• Is there a hip problem present that causes an antalgic gait and the Quadratus Lumborum becomes overactive?
  • Is there weakness in the opposite Gluteus Medius and this lack of hip strength requires the Quadratus Lumborum to work harder lifting the pelvis during swing phase of gait?

Just because the Quadratus Lumborum has TTP does not automatically mean that the QL is the primary cause of the patient’s pain.

Pain that is referred by the lumbar spine can often be reproduced by lumbar movements. Ask your patient to bend forward and backward and see if this reproduces their symptoms. Often side-bending can trigger their pain patterns as well.

Pain mainly caused by the hip can be present in the groin, the lateral hip area and the posterior-lateral gluteal region. Again, this pain can usually be reproduced by passive range of motion (PROM) of the hip. Or you can trigger their pain by doing some isometric strength testing of the hip flexors, abductors, or the rotators.

Isolating pain in hip and gluteal areas

But it remains difficult to isolate the source of pain in the lumbar, gluteal, and hip areas. If pain has been chronic, there might be several sources of pain. This might be most common: different tissues that are causing the pain at the same time. Therapists need to address these tissues to relieve their symptoms.

Pain factors

Pain is complex, and nociception is only a part of the patient’s pain experience. Many factors influence the patient’s pain: biomechanical factors, but also psychosocial factors can increase the patient’s pain intensity. Lifestyle choices, and health behaviors also influence pain sensitivity: think of lack of proper sleep, not sufficient physical activity, stress, and diet.

Trigger point massage therapy treatment techniques

There are lots of different techniques to treat trigger points. Acupressure is just one of several Asian bodywork therapies (ABT) with roots in traditional Chinese medicine (TCM) that has been used to treat trigger points.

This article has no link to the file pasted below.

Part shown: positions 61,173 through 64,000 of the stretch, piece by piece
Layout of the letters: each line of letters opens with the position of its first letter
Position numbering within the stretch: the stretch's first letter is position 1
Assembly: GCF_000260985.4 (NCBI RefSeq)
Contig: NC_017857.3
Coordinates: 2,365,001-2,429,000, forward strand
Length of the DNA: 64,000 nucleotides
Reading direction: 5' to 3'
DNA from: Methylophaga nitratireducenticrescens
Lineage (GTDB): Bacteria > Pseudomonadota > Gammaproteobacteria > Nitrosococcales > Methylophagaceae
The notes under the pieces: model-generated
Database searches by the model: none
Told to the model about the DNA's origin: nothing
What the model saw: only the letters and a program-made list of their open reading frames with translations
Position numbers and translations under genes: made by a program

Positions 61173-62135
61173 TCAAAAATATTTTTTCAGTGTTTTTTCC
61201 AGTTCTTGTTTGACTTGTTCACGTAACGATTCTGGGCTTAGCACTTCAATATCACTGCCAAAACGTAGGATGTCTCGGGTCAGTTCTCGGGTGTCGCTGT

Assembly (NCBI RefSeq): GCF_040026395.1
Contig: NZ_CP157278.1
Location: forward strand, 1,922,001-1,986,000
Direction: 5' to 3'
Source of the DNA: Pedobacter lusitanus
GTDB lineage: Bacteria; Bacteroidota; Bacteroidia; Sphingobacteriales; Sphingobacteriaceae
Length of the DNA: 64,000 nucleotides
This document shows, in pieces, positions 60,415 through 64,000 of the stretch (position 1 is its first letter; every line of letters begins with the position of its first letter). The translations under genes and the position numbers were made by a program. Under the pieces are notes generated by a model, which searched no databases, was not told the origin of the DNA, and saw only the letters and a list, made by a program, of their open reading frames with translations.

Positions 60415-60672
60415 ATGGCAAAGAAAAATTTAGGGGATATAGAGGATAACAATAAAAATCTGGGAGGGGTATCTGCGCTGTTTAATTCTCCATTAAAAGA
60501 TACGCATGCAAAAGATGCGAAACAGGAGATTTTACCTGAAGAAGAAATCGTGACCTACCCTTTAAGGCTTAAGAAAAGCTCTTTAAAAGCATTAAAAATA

Traditional Chinese medical theory describes special acupoints, or acupressure points, that lie along meridians, or channels, in your body. According to this theory, when one of these meridians is blocked or out of balance, illness can occur. Acupressure and acupuncture are among the types of TCM that are thought to help restore balance. As the balance is restored, trigger points are no longer painful.

Instrument Assisted Soft Tissue Mobilization (IASTM) and Cupping can also be used to treat trigger points. IASTM is a skilled myofascial intervention used for soft-tissue treatment. It’s based on the principles of James Cyriax cross-friction massage and is commonly used by Massage Therapists and Physical Therapists to treat trigger points.

Cupping is a practice in which the therapist puts special cups on the skin to create suction. This causes the tissue beneath the cup to be drawn up and swell causing an increase in blood flow to the affected area, which can help reduce pain from trigger points.


Trigger points in different muscles may refer pain to the very same area. It's important to do a comprehensive evaluation to determine where the pain is coming from. Pain is complex. When practicing trigger point massage therapy, don't just focus on treating the muscles, but help patients make better lifestyle choices. Many different treatment methods exist for trigger point pain and often more than one technique is needed to help patients resolve their pain.

This article was written by Pieter L. de Smidt, PT, DPT, Cert. MDT, MTC